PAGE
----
Simone Ispa-Landa joins the faculty as an assistant professor of human development and social policy. She has a PhD in sociology from Harvard University, and her research focuses on race relations, social identity and gender.
Larry V. Hedges, Institute of Education Sciences, "Continuing Support for the Development of the Society for Research on Educational Effectiveness," $571,487; "State-Specific Design Parameters for Designing Better Evaluation Studies," $167,959.
Kirabo Jackson, Spencer Foundation, "How Important Is the Match between Teachers and Schools in Determining Student Achievement, and Why Do Certain Teachers Perform Better at Certain Schools?" $20,592.
Kemi Jona, Reed Stevens and Mike Horn, Chicago Learning Network, "YouSTEM: Creating a Space for Interest-Driven STEM Exploration by High School Youth," $125,232; Jona, Motorola Solutions Foundation, "Creating Leaders for STEM Student Research," $50,000.
Paula Olszewski-Kubilius, Jack Kent Cooke Foundation, "Jack Kent Cooke Summer Scholarships," $150,000.
Eva Lam received the Mid-Career Award from the Special Interest Group for Second Language Research of the American Education Research Association.
Sophie Haroutunian-Gordon made presentations at Fudan University, East China Normal University and Shanghai Normal University, all in Shanghai.
Gregory Light gave the keynote address on "In Pursuit of Learning" at the 2011 Annual Midwest Regional Conference on the Scholarship of Teaching and Learning in April.
Brian Reiser was appointed Weston Visiting Professor at the Weizmann Institute of Science, Israel, from January through April 2011. He presented invited colloquia on "Supporting Students and Teachers in Scientific Practices" at Hebrew University and Ben Gurion University of the Negev in Israel in February and March.
Jim Spillane gave two keynote talks on “Leadership Practice for Improvement” to 700 principals at the annual meeting of the New Zealand Principals’ Federation conference in Wellington, New Zealand, in April.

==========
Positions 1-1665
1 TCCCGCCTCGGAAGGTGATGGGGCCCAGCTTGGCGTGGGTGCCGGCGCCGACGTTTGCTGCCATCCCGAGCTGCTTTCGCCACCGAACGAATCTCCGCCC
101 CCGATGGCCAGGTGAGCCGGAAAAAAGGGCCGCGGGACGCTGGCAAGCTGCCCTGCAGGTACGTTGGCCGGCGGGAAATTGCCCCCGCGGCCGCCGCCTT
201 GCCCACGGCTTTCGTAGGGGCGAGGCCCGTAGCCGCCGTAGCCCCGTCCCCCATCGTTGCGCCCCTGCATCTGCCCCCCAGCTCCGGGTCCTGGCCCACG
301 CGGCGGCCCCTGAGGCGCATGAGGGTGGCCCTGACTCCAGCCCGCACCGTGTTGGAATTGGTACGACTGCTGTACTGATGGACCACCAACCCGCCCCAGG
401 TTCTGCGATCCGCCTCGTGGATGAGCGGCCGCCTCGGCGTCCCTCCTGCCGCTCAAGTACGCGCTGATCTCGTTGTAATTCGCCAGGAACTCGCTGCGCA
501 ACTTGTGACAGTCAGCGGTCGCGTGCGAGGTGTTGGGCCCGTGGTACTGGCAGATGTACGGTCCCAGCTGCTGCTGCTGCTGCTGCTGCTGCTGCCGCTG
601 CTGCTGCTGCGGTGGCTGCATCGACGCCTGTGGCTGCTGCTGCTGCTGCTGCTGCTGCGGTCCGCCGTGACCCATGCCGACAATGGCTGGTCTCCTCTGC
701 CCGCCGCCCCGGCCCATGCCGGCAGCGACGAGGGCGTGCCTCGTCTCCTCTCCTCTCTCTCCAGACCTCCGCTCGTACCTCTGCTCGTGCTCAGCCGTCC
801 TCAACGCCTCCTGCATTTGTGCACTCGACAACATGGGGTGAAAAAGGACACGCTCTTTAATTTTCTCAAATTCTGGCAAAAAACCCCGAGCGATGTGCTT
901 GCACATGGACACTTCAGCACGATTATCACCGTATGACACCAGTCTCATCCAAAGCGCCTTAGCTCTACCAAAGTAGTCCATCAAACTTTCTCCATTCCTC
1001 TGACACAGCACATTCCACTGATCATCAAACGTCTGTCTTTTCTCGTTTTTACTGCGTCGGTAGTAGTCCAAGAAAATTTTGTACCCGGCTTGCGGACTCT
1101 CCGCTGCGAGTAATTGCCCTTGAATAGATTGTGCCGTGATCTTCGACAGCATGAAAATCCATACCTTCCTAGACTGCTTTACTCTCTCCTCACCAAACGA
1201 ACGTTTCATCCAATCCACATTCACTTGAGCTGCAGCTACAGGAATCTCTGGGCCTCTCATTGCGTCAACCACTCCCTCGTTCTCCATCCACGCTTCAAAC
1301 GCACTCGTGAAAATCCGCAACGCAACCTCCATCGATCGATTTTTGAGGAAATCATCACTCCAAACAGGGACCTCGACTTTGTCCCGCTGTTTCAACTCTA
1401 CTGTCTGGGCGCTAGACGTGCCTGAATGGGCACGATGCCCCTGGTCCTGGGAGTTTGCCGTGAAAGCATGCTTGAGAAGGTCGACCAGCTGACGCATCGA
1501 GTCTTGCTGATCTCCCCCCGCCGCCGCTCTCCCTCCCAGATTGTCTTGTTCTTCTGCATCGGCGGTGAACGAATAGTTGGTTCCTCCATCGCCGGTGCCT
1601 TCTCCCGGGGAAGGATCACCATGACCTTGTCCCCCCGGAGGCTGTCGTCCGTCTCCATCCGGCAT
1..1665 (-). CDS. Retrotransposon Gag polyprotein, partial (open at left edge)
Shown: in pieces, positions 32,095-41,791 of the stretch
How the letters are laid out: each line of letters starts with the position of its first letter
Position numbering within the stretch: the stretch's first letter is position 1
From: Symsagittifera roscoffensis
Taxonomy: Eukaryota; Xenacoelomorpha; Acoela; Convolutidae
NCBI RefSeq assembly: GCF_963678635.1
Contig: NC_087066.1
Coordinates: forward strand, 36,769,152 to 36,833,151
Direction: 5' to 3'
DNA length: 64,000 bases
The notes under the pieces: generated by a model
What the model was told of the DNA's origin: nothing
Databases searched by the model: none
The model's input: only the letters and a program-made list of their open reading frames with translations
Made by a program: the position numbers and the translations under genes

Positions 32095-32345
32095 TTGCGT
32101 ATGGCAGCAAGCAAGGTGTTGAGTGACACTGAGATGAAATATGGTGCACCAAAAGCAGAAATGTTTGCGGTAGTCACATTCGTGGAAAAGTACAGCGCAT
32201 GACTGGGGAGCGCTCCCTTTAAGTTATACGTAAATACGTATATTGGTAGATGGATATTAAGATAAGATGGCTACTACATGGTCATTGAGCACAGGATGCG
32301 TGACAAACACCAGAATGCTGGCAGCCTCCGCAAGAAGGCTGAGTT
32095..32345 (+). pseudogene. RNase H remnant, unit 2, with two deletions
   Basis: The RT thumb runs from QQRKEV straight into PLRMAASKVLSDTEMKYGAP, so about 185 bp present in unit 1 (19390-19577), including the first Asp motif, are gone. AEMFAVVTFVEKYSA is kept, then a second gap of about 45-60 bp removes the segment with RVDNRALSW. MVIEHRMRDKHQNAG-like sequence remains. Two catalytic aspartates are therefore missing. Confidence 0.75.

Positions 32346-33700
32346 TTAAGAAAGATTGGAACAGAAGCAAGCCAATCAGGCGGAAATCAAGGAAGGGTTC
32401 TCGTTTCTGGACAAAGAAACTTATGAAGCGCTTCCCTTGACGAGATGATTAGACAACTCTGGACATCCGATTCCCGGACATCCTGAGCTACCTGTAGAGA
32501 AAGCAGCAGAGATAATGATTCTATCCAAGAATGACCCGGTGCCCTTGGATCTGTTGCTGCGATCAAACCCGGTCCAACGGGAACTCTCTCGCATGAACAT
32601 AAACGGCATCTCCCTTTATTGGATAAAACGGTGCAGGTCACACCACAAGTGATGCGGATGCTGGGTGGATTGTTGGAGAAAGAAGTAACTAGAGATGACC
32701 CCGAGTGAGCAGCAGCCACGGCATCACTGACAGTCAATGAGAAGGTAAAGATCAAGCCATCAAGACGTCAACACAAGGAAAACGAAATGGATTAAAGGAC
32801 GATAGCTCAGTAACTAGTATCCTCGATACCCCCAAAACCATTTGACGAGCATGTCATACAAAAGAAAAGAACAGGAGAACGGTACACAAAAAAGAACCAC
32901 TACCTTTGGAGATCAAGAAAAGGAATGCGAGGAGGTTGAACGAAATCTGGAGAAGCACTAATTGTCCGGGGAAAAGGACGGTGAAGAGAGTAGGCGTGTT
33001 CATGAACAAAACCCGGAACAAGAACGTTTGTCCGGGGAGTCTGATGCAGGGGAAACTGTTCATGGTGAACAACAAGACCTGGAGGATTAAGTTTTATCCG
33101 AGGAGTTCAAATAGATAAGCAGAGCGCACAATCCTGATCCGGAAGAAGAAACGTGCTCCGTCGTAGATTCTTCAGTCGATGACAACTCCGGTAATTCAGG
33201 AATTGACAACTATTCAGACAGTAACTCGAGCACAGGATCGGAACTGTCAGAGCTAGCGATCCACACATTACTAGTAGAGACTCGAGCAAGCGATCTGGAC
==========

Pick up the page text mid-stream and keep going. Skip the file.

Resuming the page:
Lois Trautvetter co-authored a paper that won the American Society for Engineering Education’s 2011 Denice D. Denton Best Paper Award for the Women Engineering Division.
Jonathan Guryan Finds Early Health Access Boosts School AchievementPhoto by Thomas Ward
Research by associate professor Jonathan Guryan shows that investment in early access to health care can have long-term educational benefits. He presented his findings on "Can Early Health Access Narrow the Black-White Achievement Gap?" at an Institute for Policy Research briefing in May.
Guryan examined the reasons for the narrowing of racial differences in test scores beginning with children born in the 1960s. Starting with the cohort born in 1963, a dramatic increase in test scores for black children in the South occurred and continued for more than a decade of birth cohorts. When he traced patterns of births at different times and in different states, he found that health access — because of desegregation of hospitals in the South — was a major factor.
"A dramatic improvement in health correlates with better test scores," Guryan says. "Efforts to reduce achievements gaps can look to early health as a place to narrow inequities."
Penelope Peterson Named to National Academy of Education